Good news! Real estate prices are firming up, and sales are on an upswing. You may soon be able to cash in on your home improvements. But before you try to impress buyers, you have to impress an appraiser.
Why? Because only appraisals are accepted by lenders. (An agent's market analysis does not meet lenders' standards.)
The appraisal is a snapshot of what your house is worth, based on recently sold comparable properties. Think of the appraiser as a pricing consultant, who can help you wring the most from your final home improvement projects.
Finish smart. Lingering projects must be finished and, if necessary, approved by municipal inspectors. If you have yet to decide on final colors and finishes, ask the appraiser's advice. You might find that white-painted drywall actually returns more value than beadboard, tile, or another fancier finish.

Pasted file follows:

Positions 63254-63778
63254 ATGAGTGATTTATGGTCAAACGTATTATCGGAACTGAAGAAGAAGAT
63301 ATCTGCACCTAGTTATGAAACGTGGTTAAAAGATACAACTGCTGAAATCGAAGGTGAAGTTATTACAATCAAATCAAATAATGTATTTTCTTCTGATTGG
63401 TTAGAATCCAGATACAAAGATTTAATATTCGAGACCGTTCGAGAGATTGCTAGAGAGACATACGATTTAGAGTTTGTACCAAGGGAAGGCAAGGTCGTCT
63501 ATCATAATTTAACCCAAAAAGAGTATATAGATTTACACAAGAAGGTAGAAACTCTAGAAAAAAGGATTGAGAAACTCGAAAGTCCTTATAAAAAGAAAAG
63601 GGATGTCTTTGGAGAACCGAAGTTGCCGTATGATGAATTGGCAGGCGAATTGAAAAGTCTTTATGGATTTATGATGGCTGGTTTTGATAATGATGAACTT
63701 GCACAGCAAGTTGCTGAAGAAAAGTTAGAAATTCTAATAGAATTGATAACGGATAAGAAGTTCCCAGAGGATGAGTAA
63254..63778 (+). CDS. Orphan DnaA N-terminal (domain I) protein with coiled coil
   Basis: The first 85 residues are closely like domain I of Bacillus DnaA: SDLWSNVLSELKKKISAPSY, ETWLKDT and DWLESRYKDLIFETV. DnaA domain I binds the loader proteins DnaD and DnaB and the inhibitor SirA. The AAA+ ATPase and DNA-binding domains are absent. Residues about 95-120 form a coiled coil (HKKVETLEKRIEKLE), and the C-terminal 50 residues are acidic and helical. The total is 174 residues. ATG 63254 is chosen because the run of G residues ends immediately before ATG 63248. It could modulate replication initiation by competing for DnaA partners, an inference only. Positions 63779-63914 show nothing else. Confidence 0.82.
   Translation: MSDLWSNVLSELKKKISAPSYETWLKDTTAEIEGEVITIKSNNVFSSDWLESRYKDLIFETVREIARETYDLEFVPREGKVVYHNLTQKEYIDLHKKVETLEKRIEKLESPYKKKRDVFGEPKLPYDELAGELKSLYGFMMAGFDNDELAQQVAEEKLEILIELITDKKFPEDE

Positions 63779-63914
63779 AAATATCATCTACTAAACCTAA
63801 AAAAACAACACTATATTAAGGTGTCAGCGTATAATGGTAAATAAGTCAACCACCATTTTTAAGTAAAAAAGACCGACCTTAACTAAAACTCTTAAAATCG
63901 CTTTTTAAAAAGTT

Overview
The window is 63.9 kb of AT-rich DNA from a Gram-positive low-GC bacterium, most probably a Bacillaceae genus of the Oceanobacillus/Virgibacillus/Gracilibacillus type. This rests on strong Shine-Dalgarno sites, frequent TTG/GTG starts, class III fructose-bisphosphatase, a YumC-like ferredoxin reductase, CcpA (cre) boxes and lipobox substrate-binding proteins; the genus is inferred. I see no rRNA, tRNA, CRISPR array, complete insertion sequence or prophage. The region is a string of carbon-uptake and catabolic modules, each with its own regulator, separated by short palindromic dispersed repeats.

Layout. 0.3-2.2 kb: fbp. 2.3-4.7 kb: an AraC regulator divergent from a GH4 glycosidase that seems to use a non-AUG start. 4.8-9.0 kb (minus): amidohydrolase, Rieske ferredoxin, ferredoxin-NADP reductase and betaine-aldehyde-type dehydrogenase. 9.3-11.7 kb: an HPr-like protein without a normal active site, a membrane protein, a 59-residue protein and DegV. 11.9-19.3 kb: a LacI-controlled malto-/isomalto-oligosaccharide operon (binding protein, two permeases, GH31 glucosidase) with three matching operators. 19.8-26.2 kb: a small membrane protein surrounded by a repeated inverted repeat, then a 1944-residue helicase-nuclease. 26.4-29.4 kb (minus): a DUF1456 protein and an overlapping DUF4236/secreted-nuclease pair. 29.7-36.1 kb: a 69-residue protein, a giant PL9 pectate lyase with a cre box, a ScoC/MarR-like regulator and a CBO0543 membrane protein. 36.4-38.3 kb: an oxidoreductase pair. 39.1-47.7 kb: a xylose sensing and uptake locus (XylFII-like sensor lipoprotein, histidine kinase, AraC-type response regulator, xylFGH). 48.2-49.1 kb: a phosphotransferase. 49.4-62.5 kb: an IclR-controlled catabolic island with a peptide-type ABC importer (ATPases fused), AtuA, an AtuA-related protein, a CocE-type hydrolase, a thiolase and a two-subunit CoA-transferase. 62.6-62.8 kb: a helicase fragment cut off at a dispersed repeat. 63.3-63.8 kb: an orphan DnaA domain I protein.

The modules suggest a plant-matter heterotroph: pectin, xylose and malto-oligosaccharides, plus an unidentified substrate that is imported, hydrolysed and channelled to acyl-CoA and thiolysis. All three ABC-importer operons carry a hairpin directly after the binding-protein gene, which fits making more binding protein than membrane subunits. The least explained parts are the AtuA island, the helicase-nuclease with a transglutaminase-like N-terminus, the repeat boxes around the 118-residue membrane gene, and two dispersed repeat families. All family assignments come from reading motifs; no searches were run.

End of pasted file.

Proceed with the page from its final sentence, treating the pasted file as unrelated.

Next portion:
Surgical touch-ups. Most houses need some fresh paint before they're market-ready. The appraiser can tell you if you really need to repaint whole rooms or just concentrate on high-impact areas (e.g., entryways).
Tidy or tune-up? Clean and neat is the baseline for selling. Once you've cleared away clutter, you might realize that some areas just need to be cleaned. Ask the appraiser if tidied closets, pantries, and children's bedrooms are presentable.
Grow and mow. Appealing landscaping is an essential element of curb appeal, but appraisers don't give extra credit for fancy gardens. Fill in bare spots, trim bushes, and fix fences and gates, then ask the appraiser for a stamp of approval.
You'll need to include a list of recent improvements for buyers anyway, so pull it together for the appraiser. He can tell you what buyers take for granted and which upgrades are most likely to make a difference to those interested in your neighborhood.
For more on home buying and selling, consider:
Fee for All: How to Keep More Equity
Put an Appraiser on Your Remodeling Team
3 Ways Your Neighbors Affect Your Home's Value